The Drug Enforcement Administration flaked on its self-imposed deadline to announce whether to reschedule marijuana, and now it’s not clear when a decision might come.
In April, the DEA told lawmakers in a letter that it was reviewing information on rescheduling and “hopes to release its determination in the first half of 2016.” That hope ended when June did, and a DEA spokesman in Washington, D.C., told The Denver Post late last week that there is no update on the administration’s contemplations of rescheduling.Earlier this month, DEA spokesman Russell Baer told the tech news website a NewDomain, “We aren’t holding ourselves to any artificial time frame.” Even after the DEA announces a decision on rescheduling, that decision could still be subject to further review and litigation.
All of this counters a purported scoop touted by the Santa Monica Observer as “groundbreaking,” in which it quoted an unnamed, chardonnay-sipping “DEA lawyer” saying that the administration would move cannabis to Schedule II in August.
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Marijuana is currently listed under Schedule I, which means the federal government considers it to have no accepted medicinal value and a high potential for abuse. As part of the most recent petition to reschedule cannabis, the U.S. Department of Health and Human Services has reconsidered marijuana’s medicinal value and abuse potential. That department has sent a recommendation to the DEA, which has not disclosed what the recommendation says.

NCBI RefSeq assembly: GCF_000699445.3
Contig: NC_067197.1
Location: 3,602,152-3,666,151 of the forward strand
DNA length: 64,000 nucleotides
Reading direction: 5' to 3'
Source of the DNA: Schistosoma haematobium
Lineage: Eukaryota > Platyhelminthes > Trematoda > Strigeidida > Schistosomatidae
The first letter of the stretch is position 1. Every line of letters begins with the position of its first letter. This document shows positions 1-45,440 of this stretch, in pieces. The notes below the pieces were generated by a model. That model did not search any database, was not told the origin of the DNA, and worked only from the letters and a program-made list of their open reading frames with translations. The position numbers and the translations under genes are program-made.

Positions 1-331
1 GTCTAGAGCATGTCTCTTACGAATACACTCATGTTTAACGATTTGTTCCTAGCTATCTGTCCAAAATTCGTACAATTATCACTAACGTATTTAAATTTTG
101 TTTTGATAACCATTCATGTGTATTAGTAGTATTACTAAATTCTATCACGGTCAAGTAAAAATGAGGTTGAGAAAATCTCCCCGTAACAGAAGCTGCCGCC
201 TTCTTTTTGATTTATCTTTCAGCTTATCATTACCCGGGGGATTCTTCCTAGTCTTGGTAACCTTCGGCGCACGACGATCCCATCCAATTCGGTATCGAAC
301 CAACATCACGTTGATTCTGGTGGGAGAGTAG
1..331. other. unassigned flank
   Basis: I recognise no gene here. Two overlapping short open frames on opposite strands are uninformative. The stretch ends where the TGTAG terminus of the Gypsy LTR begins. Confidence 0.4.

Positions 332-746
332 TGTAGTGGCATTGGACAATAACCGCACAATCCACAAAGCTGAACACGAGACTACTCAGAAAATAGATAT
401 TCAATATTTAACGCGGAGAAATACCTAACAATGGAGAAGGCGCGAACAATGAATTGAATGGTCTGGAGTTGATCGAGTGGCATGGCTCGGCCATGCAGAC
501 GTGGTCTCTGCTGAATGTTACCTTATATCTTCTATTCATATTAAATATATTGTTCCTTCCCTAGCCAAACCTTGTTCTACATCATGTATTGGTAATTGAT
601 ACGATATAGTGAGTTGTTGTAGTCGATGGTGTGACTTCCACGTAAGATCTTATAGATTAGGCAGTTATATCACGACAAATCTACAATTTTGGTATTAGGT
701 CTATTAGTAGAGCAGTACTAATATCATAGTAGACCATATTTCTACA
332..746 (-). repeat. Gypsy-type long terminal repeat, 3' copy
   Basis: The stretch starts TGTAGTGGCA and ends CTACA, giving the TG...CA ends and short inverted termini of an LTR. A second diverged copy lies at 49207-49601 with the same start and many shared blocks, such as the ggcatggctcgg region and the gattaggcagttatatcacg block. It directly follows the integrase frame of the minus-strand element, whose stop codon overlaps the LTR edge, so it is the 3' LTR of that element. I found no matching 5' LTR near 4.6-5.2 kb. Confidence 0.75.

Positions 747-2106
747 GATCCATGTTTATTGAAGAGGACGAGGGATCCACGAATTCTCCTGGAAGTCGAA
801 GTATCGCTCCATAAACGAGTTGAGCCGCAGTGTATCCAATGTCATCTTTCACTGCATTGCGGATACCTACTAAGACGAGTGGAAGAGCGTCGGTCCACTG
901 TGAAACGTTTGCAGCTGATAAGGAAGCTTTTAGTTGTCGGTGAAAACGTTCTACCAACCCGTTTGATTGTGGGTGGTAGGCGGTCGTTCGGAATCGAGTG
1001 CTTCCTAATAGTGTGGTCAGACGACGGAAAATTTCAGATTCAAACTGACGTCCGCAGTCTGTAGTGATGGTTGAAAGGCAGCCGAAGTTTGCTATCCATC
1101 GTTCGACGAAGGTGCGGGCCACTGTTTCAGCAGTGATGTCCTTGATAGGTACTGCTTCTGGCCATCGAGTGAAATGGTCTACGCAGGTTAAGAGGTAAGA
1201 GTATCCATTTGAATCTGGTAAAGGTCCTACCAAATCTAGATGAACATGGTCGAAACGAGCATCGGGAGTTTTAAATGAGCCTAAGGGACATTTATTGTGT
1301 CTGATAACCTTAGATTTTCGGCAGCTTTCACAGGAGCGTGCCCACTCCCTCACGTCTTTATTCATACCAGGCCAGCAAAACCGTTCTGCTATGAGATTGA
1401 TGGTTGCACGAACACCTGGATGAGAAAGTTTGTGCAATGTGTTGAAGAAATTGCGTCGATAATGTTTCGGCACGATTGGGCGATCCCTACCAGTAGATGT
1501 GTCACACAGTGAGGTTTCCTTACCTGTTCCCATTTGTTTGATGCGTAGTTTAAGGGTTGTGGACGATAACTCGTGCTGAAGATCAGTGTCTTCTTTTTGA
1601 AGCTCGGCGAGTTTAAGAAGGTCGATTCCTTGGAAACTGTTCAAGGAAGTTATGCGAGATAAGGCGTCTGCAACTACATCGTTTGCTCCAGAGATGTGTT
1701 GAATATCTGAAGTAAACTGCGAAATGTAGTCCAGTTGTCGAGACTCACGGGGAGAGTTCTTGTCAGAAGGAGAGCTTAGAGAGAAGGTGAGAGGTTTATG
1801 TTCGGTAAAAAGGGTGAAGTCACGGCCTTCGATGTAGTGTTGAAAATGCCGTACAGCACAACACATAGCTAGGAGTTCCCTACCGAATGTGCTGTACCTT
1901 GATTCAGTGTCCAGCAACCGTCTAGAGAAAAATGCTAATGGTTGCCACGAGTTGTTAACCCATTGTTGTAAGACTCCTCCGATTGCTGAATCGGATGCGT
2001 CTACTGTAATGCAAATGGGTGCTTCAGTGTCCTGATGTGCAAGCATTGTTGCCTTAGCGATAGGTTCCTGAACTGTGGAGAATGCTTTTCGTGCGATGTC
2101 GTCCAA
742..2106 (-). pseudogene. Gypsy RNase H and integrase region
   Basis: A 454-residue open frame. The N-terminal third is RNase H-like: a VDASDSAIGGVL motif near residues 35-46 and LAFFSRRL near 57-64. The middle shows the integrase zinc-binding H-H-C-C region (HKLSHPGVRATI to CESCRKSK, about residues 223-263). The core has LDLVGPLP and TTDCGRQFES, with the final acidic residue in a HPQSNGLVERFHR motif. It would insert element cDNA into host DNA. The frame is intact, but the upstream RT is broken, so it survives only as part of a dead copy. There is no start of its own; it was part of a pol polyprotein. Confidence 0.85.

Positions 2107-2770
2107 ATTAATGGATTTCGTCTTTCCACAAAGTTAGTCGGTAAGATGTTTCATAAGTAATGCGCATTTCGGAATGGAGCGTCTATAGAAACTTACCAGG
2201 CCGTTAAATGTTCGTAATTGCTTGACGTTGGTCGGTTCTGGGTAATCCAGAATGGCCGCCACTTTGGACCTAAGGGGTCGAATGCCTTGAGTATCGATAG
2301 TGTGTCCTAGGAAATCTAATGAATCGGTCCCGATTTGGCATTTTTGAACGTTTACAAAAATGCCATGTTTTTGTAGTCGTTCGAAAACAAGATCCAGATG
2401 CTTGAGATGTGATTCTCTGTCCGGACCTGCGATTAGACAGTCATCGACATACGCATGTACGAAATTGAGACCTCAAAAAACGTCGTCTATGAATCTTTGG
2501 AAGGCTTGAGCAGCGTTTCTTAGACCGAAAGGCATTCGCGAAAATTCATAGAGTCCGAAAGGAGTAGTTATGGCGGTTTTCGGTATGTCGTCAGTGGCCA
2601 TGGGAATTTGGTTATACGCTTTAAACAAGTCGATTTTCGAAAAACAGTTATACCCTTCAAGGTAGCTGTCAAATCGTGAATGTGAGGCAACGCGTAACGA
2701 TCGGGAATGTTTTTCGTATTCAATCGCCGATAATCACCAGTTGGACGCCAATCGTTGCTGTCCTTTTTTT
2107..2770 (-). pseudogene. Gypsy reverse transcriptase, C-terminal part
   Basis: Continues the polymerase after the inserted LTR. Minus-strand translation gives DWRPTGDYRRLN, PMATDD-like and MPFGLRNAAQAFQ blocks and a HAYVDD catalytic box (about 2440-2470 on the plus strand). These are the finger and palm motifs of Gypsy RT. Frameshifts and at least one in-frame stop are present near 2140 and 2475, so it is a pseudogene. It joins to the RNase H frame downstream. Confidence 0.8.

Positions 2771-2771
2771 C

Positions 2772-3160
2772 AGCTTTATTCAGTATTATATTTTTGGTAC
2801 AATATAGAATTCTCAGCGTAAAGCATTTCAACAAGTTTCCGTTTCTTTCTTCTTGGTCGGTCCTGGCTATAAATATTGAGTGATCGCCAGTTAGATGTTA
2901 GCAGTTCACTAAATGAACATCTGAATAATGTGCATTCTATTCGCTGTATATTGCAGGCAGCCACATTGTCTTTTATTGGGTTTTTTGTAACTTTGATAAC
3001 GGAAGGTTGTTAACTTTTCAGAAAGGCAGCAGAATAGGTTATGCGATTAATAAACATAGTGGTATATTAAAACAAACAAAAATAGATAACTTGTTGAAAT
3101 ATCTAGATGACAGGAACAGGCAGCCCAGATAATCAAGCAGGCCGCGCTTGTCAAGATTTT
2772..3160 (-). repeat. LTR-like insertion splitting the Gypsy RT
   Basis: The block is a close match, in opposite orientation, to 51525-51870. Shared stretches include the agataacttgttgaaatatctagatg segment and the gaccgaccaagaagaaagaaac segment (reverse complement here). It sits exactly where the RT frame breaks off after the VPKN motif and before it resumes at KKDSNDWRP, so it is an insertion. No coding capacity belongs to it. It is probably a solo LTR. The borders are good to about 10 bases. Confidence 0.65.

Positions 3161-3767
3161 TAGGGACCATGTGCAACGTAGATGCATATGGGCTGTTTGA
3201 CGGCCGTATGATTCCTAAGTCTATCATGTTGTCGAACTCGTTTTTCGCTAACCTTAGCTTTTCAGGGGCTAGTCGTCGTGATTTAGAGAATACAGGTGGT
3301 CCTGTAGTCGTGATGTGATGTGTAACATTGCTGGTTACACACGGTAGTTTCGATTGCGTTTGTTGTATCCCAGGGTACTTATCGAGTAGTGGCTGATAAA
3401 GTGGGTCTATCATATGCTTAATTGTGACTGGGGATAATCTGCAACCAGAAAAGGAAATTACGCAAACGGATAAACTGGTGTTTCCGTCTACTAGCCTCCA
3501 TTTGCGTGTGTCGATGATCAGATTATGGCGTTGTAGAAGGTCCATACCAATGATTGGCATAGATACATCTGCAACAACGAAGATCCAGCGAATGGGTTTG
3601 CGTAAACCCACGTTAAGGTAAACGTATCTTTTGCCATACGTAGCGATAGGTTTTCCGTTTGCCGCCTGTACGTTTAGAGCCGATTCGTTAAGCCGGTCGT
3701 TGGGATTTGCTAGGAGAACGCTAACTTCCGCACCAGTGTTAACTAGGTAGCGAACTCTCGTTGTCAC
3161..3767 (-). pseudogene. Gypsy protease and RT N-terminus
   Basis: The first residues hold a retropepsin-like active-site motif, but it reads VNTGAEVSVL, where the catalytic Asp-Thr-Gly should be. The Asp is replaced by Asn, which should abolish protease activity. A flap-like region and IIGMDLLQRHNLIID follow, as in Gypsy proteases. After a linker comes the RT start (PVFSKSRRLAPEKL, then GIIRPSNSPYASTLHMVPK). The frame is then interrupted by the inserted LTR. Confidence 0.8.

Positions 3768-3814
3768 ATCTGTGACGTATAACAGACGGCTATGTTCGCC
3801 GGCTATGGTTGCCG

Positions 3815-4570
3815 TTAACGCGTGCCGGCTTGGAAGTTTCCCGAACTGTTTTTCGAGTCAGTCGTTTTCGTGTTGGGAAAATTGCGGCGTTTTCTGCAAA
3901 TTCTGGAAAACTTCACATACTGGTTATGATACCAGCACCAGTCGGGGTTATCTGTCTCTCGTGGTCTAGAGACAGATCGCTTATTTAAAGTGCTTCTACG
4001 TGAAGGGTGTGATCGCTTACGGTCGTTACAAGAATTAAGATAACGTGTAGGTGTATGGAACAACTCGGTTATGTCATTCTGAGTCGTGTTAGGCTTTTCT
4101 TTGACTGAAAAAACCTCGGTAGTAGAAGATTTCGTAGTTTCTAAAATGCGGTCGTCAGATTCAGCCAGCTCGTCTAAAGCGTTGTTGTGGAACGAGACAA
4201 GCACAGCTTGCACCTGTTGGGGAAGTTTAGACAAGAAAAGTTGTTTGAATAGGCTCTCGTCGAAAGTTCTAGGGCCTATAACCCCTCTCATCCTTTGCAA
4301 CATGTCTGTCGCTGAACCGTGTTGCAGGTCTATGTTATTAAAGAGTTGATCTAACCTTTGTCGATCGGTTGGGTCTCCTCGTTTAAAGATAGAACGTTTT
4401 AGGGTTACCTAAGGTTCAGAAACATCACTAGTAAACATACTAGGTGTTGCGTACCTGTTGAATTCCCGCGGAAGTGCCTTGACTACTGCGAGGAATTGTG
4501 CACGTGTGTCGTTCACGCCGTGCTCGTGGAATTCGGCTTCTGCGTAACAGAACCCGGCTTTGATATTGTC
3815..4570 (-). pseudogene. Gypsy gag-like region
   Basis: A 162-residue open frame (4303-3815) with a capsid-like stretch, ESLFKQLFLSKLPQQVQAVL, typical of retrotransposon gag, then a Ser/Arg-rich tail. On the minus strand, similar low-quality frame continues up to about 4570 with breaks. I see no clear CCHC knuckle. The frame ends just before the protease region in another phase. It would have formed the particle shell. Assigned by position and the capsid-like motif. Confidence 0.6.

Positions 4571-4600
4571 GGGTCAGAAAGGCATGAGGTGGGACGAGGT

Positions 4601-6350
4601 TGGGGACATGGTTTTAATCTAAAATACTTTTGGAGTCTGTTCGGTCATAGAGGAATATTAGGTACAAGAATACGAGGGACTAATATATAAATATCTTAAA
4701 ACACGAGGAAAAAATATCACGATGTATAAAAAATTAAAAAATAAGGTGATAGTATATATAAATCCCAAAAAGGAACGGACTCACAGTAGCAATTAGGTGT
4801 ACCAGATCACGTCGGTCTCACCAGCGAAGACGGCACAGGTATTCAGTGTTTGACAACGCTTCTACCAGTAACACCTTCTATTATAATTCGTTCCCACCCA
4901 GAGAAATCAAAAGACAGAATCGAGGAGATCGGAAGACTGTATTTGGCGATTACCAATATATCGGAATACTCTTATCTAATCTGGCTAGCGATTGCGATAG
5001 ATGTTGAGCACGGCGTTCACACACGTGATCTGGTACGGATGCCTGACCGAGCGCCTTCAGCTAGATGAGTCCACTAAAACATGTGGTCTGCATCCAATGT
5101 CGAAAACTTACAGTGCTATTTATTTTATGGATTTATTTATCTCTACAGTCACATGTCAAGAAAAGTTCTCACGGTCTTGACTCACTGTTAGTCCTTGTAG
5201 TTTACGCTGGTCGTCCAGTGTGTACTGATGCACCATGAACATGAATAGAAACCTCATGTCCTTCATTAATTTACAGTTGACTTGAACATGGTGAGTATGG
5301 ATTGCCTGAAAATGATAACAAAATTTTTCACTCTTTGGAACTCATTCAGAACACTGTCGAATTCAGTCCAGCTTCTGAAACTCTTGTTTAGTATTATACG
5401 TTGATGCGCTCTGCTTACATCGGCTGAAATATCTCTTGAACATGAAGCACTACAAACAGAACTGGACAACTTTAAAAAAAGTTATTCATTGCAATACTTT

There’s a recent history of the federal government taking longer than promised on marijuana issues. After voters in Colorado and Washington legalized cannabis possession and use in 2012, then-Attorney General Eric Holder said the federal government would announce its response, “relatively soon.” The response didn’t come for another eight months.
Whatever the time frame, some federal lawmakers appear to be getting restless.
On June 30 — the last day the DEA had to hold to its previously hoped-for deadline — U.S. Sen. Kirsten Gillibrand of New York sent the DEA a letter asking, “that you take immediate action to remove ‘cannabis’ and ‘tetrahydrocannabinols’ from Schedule I.” The letter was co-signed by U.S. Rep. Jared Polis, a Democrat from Boulder.
Among other details, the letter mentions a proposed DEA rule in 2010 that would have placed drugs that mimic the FDA-approved drug dronabinol — a synthetic form of THC marketed as Marinol — into Schedule III. According to the proposed rule, that rescheduling would “include formulations having naturally-derived dronabinol” from cannabis plants.
According to the letter, drug companies that produced competing products objected and the proposed rule was never implemented.
“By proposing that natural generic equivalents be rescheduled to Schedule III, the DEA acknowledged that this substance has a medical use, regardless of whether it is synthetically made or natural,” the letter states.
Rescheduling purified components of the cannabis plant, though, is still a long way from rescheduling marijuana as a whole. And only time — an indeterminate amount of time — will tell whether that happens.